A federal investigation later found that two hospitals in Kansas and Missouri broke the law when they refused to provide an abortion to a woman experiencing a medical emergency — premature labor at 18 weeks pregnancy. In a statement about the investigation’s findings, Health and Human Services Secretary Xavier Becerra reiterated that protections for patients seeking emergency care include abortion.
North Carolina OB-GYN Dr. Jonas Swartz said he and his colleagues are preparing for the state’s new abortion law to take effect July 1. It has a narrowly worded exception for a "medical emergency" allowing a woman to receive an abortion only when it is needed "to avert her death or for which a delay (to abortion care) will create serious risk of substantial and irreversible physical impairment of a major bodily function."
"I want to be in compliance with the law," Swartz said. "My colleagues want to be in compliance with the law. And I know that my hospital system is working for all of us to be in compliance with the law."
But he said he’s thinking ahead to exactly what medical emergencies will qualify — at least those he can predict.
"You have to think prospectively about what some medical emergencies you know are going to surface," he said, "and then realize that there’s no cookbook."
PolitiFact researcher Caryn Baird contributed to this report.
Marist National Poll, Abortion rights in the United States, April 26, 2023
The New York Times, Most abortion bans include exceptions. In practice, few are granted, Jan. 21, 2023
The American College of Obstetrics and Gynecologists, Ectopic Pregnancy | ACOG, Updated July 2022
PolitiFact, How treatment of ectopic pregnancy fits into post-Roe medical care, June 30, 2022
Ohio General Assembly, Senate Bill No. 23, accessed June 21, 2023
Mayo Clinic, Preeclampsia: Symptoms and causes, April 15, 2022
Children's Hospital of Philadelphia, Premature rupture of membranes (PROM)/preterm premature rupture of membranes (PPROM), Accessed June 21, 2023
Georgia Legislature, House Bill 481, accessed June 21, 2023
American Civil Liberties Union, Georgia ban lawsuit, accessed June 21, 2023
The New England Journal of Medicine, Navigating loss of abortion services — A large academic medical center prepares for the overturn of Roe v. Wade, June 2, 2022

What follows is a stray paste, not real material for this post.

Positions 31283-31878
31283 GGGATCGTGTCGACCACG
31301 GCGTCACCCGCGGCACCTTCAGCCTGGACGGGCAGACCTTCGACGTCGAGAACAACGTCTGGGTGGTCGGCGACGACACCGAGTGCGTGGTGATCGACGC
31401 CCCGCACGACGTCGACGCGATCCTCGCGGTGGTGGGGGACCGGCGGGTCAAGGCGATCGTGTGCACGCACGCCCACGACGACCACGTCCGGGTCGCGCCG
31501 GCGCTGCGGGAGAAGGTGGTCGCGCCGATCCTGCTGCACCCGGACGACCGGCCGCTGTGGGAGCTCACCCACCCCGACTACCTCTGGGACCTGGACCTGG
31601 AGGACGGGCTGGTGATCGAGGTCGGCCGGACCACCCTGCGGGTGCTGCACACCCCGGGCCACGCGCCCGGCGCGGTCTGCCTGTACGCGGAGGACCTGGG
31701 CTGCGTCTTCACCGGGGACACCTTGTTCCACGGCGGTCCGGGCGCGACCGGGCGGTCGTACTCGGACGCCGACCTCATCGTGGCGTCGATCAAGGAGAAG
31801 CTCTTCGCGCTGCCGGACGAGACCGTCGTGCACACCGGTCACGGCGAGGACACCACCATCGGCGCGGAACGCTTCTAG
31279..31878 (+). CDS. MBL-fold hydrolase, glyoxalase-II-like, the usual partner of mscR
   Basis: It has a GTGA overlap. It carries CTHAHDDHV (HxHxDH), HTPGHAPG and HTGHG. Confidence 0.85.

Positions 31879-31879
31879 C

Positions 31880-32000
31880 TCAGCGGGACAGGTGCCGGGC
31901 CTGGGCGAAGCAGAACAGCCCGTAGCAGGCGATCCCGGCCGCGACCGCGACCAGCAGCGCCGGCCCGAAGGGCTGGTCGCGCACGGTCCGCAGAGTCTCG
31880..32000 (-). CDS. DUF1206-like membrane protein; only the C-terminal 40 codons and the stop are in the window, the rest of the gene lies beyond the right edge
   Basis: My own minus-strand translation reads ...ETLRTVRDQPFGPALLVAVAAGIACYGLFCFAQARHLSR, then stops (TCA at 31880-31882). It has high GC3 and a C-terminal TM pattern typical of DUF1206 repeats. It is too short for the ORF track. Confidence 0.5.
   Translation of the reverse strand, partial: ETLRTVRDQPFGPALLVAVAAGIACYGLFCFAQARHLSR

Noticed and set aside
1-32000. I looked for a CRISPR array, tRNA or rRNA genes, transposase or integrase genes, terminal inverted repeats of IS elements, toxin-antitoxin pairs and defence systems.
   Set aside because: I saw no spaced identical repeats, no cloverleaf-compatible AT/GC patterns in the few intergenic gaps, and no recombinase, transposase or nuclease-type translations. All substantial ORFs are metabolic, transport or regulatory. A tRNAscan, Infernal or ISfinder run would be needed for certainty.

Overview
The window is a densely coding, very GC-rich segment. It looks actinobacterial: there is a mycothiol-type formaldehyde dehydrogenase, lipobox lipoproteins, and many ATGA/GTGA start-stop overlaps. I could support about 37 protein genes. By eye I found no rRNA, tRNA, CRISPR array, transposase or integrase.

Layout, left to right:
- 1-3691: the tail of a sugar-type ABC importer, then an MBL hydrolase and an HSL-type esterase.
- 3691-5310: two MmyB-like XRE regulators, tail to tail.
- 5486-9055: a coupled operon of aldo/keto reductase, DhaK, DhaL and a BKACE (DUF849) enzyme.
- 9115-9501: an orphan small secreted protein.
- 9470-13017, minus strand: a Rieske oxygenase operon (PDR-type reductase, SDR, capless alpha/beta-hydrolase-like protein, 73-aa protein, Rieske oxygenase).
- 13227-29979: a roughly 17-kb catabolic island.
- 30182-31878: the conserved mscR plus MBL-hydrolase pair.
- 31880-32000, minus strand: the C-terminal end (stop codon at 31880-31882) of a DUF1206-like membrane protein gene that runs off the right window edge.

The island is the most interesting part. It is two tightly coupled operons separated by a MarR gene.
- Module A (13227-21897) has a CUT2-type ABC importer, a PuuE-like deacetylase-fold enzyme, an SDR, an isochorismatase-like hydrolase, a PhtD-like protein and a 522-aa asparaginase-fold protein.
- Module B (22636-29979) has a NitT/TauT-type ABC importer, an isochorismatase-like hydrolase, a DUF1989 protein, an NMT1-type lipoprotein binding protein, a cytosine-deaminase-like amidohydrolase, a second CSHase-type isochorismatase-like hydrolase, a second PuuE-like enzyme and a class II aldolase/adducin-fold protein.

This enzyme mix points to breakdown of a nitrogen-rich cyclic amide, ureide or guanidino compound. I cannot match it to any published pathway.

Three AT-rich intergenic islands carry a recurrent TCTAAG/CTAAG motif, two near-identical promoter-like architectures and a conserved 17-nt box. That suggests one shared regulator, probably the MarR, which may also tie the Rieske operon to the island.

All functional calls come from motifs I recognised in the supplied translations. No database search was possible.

Texas Legislature, H.B. No. 1280, accessed June 21, 2023
Kaiser Family Foundation, A review of exceptions in state abortions bans: Implications for the provision of abortion services, May 18, 2023
Cornell Law School, Affirmative Defense, June 2022
PBS NewsHour, Indiana doctor reprimanded, fined $3,000 for talking publicly about Ohio 10-year-old’s abortion, May 26, 2023
Fair and Just Prosecution, Joint Statement from Elected Prosecutors, June 24, 2023
Advancing New Standards in Reproductive Health, Care post-Roe: documenting cases of poor-quality care since the Dobbs decision, May 2023
Physicians for Human Rights, No one could say: Accessing emergency obstetrics information as a prospective prenatal patient in Post-Roe Oklahoma, April 25, 2023
American College of Emergency Physicians, Understanding EMTALA, accessed June 21, 2023
Centers for Medicare and Medicaid Services, Reinforcement of EMTALA Obligations specific to Patients who are Pregnant or are Experiencing Pregnancy Loss, updated August 25, 2022
ABC News, Feds say hospitals broke the law by refusing to provide life-saving abortion, May 1, 2023
U.S. Department of Health and Human Services, HHS Secretary Xavier Becerra statement on EMTALA enforcement, May 1, 2023
Guttmacher Institute, Focusing on exceptions misses the true harm of abortion bans, Dec. 12, 2022
PolitiFact, The top claims about abortion, fact-checked, March 3, 2023
American Medical Association, AMA announces new adopted policies related to reproductive health care | American Medical Association, November 16, 2022
Guttmacher Institute, 13 states have abortion trigger bans—Here’s what happens when Roe is overturned | Guttmacher Institute, June 6, 2022
Phone interview, Mary Ziegler abortion historian and law professor at University of California, Davis, June 20, 2023
Phone interview, Dr. Karen Harris, practicing OB-GYN and member of the Florida's Maternal Mortality Review Committee, June 21, 2023
Phone interview, Dr. Jonas Swartz, practicing OB-GYN in the Duke University Health System, June 22, 2023